“Are you satisfied now! You fools! It’s easy, really, if you’re clever! A few chemicals mixed together. That’s all. And flesh and blood and bones just – fade away.” – The Invisible Man.
For this week’s spooky movie, it’s time to take another trip in time. The year on this cinematic stop-over is 1933, and what a year that was. Franklin Roosevelt was elected 32nd President of the United States, The Lone Ranger radio program debuted on station WXYZ in Detroit and the New York Giants defeated the Washington Senators, winning the 1933 World Series. On November 13th however, movie history was made and in the process, the career of a man who would go on to become a fantastic actor was launched. So get ready to make some popcorn, its time to dive into The Invisible Man.
Directed by James Whale, this was another triumph of the horror genre for both Whale and for Universal Studios. Whale was already famous for his success with Frankenstein a few years earlier so it was time for another kick at the can. Taking H. G. Wells’ 1897 novel and turning it into a motion picture would be a challenge, especially with both the casting and special effects of how to make the actor playing the Invisible Man live up to his namesake. The first hurdle was cleared with James’ one and only choice for the role, Claude Rains.
Claude Rains became an overnight sensation thanks to his portrayal of Jack Griffin/Invisible Man. A latecomer to the world of motion pictures, Rains was cast based on a screen-test he did for Universal in 1932. His unique tone of voice added to the final decision to cast him over studio choice of Frankenstein actor Boris Karloff. This was Claude’s first American movie role and he would go on to star and co-star in such pictures as The Merry Adventures of Robin Hood, Mr. Smith Goes to Washington, Casablanca and the 1943 remake of The Phantom of the Opera. But Rains’ talent as an actor was only part of the success of the production. As previously stated, the other half of the equation was in making the leading man appear invisible to the camera’s lens.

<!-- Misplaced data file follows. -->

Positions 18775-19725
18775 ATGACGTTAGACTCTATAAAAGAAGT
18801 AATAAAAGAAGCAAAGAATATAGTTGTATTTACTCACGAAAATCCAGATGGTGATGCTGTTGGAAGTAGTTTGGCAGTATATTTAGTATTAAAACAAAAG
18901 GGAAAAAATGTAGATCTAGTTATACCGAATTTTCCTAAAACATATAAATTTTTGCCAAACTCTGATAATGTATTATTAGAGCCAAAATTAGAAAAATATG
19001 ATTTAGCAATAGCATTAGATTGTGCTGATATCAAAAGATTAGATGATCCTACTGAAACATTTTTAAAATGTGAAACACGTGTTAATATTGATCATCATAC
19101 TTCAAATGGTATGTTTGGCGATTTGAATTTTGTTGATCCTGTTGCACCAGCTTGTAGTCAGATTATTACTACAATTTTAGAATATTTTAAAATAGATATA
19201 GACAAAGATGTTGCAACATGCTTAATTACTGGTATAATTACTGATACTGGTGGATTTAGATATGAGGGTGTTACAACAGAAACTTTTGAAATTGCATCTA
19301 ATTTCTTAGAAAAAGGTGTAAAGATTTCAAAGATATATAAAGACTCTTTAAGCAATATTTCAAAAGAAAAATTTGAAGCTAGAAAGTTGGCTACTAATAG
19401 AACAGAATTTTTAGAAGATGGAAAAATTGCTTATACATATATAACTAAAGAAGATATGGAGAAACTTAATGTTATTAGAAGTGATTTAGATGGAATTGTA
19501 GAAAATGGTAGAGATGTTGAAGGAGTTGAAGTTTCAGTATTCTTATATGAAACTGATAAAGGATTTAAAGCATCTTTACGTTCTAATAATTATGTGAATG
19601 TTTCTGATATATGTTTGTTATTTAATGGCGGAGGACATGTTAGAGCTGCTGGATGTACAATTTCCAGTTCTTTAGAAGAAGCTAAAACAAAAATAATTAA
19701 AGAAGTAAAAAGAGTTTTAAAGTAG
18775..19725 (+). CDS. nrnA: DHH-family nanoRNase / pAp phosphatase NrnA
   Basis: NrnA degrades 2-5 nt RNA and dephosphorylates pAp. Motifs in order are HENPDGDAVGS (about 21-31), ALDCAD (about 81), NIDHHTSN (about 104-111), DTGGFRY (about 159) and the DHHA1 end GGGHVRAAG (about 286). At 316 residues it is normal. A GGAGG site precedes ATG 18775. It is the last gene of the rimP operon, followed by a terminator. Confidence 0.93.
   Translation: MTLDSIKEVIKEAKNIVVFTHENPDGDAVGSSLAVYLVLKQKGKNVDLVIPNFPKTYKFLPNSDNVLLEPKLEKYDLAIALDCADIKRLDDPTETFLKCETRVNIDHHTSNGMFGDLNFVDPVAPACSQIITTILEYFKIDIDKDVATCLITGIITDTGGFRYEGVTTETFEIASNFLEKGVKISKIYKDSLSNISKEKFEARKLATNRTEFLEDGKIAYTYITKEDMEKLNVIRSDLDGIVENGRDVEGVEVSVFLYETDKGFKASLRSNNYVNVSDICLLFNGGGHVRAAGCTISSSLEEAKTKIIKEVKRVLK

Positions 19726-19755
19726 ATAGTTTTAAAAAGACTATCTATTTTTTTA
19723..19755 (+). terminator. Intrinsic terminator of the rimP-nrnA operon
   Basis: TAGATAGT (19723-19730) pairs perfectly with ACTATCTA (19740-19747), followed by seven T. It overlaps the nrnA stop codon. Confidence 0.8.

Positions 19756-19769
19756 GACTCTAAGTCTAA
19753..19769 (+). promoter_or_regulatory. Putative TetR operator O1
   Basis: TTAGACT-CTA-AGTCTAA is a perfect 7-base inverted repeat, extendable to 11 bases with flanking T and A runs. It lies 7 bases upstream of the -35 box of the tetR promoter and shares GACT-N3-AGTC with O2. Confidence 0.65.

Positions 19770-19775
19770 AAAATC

Golden Age Hollywood was known for a lot of things: the stars, the movies, the studio politics. But one of the benchmarks of those years was the special effects created to bring directors’ visions to life. In the case of taking Claude Rains and making him invisible, this was done in a very elaborate way. Thanks to the genius of special effects masters John P. Fulton, John J. Mescall and Frank D. Williams, the movie was a resounding success. For scenes when Griffin/Rains was in the process of taking clothes or his bandages off, Rains was filmed in an all black velvet suit against a velvet background, then the scene for the movie was combined with the velvet footage using a matte process. The end result being that Claude Rains seemed to be not there at all, shocking audiences to their core.
Films of the fright or horror genre always command a special place in the Hollywood space. Especially older films because of how groundbreaking they were to that era. Dracula, Frankenstein, The Wolf Man, Creature from the Black Lagoon and The Invisible Man to name a few of these scary classics, all went on to break ground and make movie history. When The Invisible Man came out, Mordaunt Hall of The New York Times had this to say about the project:
“This eerie tale evidently afforded a Roman holiday for the camera aces. Photographic magic abounds in the production, the work being even more startling than was that of Douglas Fairbanks’s old picture “The Thief of Bagdad.” The story makes such superb cinematic material that one wonders that Hollywood did not film it sooner. Now that it has been done, it is a remarkable achievement.”
As Halloween gets closer and closer, fright movies of all types and styles are being showcased on TV and in movie theaters across the nation. And while a movie such as The Invisible Man may not have the gore and guts of Nightmare on Elm Street or Texas Chainsaw Massacre, it does have a few other things going for it: a compelling story, a fabulous leader actor and fantastic special effects (for the time). So if there was ever a great throwback, Golden Age of Horror classic to enjoy, it’s this one. Grab friends and family, throw some snacks on the table and make this the horror movie choice of the week.